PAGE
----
But there’s nothing in the recommendations about substantially beefing up the enforcement side of the staff.
Now: If all of the staff recommendations are accepted, enforcement will be a bit easier. The planners want a citywide registry, with mapping, that will allow officials to track the units, and a mandate that all rental notices include a permit registration number from the city. That would make it easier to monitor compliance.
Oh, and the department wants to make it a violation to even list a unit unless it’s properly registered.
These are all good ideas, but will only work if the city then funds what amounts to an enforcement division to – yes – monitor the listings, seek out violators, and levy sufficient financial punishments to serve as a real disincentive.
Remember: A single VRBO unit can bring a landlord many, many times the income that a normal rental unit would. A modest fine won’t work.
Either that or (and I give Randy Shaw credit for this) the city should allow nonprofits to initiate enforcement actions – and get attorney’s fees if they are successful.
It’s also important to consider that Chiu’s legislation – which would in essence rezone the entire city for hotel use – might not get six votes at the Board of Supervisors. And if it does, without restricting the locations where short-term rentals are allowed, the opponents will almost certainly go to the ballot.
And in the meantime, the violations will continue.
The Planning Department doesn’t exactly have a great record in going after Planning Code violators. And it’s not fair to leave the burden entirely on neighbors to initiate complaints.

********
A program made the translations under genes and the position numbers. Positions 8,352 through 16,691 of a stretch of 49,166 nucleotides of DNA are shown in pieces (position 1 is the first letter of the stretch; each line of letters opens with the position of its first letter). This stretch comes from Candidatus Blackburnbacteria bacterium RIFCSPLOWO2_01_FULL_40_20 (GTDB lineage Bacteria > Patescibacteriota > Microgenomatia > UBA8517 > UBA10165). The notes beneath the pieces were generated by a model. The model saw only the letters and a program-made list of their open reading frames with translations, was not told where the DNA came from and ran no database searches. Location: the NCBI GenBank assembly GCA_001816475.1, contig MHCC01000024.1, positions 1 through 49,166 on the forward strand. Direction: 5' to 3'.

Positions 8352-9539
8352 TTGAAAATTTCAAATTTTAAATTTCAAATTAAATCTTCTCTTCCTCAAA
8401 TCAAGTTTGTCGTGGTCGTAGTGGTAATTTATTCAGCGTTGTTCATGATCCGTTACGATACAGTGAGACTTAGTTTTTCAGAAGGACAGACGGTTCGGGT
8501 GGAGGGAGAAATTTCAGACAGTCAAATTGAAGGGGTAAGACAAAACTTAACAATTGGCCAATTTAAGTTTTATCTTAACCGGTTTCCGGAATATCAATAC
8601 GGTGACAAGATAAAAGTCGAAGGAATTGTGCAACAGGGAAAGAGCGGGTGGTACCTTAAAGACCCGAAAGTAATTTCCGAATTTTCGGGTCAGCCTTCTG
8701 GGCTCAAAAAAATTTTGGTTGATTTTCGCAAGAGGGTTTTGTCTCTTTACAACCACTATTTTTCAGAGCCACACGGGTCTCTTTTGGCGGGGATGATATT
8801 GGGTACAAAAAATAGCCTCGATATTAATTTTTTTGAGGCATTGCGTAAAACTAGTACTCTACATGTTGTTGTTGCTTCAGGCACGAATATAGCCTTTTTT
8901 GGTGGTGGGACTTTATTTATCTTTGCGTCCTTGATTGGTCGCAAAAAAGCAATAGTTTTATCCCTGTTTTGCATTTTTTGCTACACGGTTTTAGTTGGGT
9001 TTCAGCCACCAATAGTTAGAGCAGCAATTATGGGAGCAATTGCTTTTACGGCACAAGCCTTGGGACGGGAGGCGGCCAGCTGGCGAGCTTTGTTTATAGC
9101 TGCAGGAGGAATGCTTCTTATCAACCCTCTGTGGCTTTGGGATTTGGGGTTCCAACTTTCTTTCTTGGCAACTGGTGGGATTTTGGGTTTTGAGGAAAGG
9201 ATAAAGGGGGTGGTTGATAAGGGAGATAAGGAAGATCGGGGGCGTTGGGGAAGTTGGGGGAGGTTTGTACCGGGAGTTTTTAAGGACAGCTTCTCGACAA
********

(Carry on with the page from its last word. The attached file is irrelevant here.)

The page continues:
It’s not hard to find violators. The volunteers at the Anti-eviction Mapping Project have been able to do it without anywhere near the resources of the city.
But there is no budget request from City Planning for a major increase in inspection and enforcement staff for short-term rental cases.
I’m getting the sense that what the mayor wants is to allow the status quo – thousands of code violations a week – to continue while the city sorts out what could be a long and difficult process of deciding whether, and under what conditions, to legalize short-term rentals.
You have to wonder what would happen if the planning director told, say, three staffers to work full time on monitoring the short-term rental sites, looking for violations, filing enforcement actions, turning the worst over to the city attorney, and acting as if this was a real threat to what we all agree is a desperately needed affordable housing stock.
If, that is, we enforced the law as it is, right now, and then once we have make it clear that everyone has to follow the existing rules, we can talk about changing them.
Of course, that’s the opposite of what the tech economy is about. In Ron Conway’s world – and, I guess, Ed Lee’s – you break the rules first, and ask permission to do it later.
The Planning Commission considers this issue at (or probably a little after) 3pm Thursday.